On average a funded youth project creates at least three jobs while an SME creates five jobs.
Thus, when money generated in Marange, Chiadzwa or Chisumbanje is used to finance the development of job opportunities it becomes more sustainable than to wait for jobs to be created through foreign direct investment from nations reeling in debt and battling to create jobs for their own citizens.
It is a pity that it is reported that a country like India has created close to a million jobs to polish diamonds from Zimbabwe yet we are not developing our own processing industries.
There is nothing juice about this and Zanu-PF is saying no to this kind of scenario thus we are championing the development of our own jobs.
Empowerment across the entire economic value chain can be at the centre of economic growth through capacitating small to medium enterprises, and the creation of a bigger and financially stronger middle class whose consumption habits will fuel further growth.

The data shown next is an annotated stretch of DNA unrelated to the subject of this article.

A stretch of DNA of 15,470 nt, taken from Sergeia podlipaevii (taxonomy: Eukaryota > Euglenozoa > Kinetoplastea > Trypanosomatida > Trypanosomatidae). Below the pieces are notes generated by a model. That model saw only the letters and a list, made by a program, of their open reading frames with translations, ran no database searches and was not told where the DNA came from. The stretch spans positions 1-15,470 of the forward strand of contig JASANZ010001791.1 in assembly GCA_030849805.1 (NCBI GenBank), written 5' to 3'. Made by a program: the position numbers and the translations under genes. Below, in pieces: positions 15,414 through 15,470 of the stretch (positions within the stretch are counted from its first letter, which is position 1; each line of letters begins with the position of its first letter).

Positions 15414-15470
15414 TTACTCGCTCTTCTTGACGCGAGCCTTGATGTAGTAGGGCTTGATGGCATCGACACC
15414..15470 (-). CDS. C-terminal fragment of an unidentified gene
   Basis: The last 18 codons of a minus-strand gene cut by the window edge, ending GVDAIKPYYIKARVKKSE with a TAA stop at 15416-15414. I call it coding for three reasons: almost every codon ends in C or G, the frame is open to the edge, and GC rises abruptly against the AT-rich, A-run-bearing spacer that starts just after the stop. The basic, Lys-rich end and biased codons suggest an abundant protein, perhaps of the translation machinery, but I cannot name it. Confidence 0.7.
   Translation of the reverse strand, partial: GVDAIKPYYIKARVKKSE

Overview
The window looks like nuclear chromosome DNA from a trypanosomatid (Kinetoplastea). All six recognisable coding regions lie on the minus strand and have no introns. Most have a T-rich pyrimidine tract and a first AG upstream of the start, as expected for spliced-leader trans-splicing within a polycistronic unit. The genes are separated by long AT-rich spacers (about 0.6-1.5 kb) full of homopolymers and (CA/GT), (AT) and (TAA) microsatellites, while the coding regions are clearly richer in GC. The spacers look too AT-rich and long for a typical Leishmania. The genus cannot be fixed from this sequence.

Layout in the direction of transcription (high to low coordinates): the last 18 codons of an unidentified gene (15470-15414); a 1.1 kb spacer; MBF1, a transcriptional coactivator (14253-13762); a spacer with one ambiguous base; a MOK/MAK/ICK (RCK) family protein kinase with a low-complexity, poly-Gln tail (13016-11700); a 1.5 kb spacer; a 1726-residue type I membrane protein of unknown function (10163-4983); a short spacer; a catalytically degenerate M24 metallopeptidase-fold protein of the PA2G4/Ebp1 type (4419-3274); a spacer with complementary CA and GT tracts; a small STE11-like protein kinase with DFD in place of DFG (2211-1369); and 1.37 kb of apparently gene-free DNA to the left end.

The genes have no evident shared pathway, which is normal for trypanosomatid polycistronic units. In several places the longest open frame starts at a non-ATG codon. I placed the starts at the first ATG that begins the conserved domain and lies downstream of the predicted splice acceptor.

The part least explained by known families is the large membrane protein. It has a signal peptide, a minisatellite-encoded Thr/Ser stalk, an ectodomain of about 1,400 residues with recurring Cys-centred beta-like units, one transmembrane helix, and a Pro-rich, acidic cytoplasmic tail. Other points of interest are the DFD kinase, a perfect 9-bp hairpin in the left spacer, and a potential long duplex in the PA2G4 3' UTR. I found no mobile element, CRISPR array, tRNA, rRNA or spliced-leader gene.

Small to medium enterprises (SMEs) are the engine room for economic growth hence, through empowerment they will continue to grow and absorb more working people into the economy.
This is particularly important because SMEs have the ability to create and retain jobs even in difficult times as evidenced by their limited retrenchment activities during the economic recession that hit the world in the past two or three years.
Finally, since Zanu-PF announced its progressive conference theme there has been widespread panic in the MDC formations whose policies are grounded in foreign ideas, foreign dominance and foreign beneficiation such that the MDC-T claimed that Zanu-PF has stolen its job creation idea.
The allegation is ridiculous at worst and laughable at best because Zanu-PF has always been a champion of job creation long before Morgan Tsvangirai was summoned by the Westminister Foundation and ordered to form an opposition party in 1997.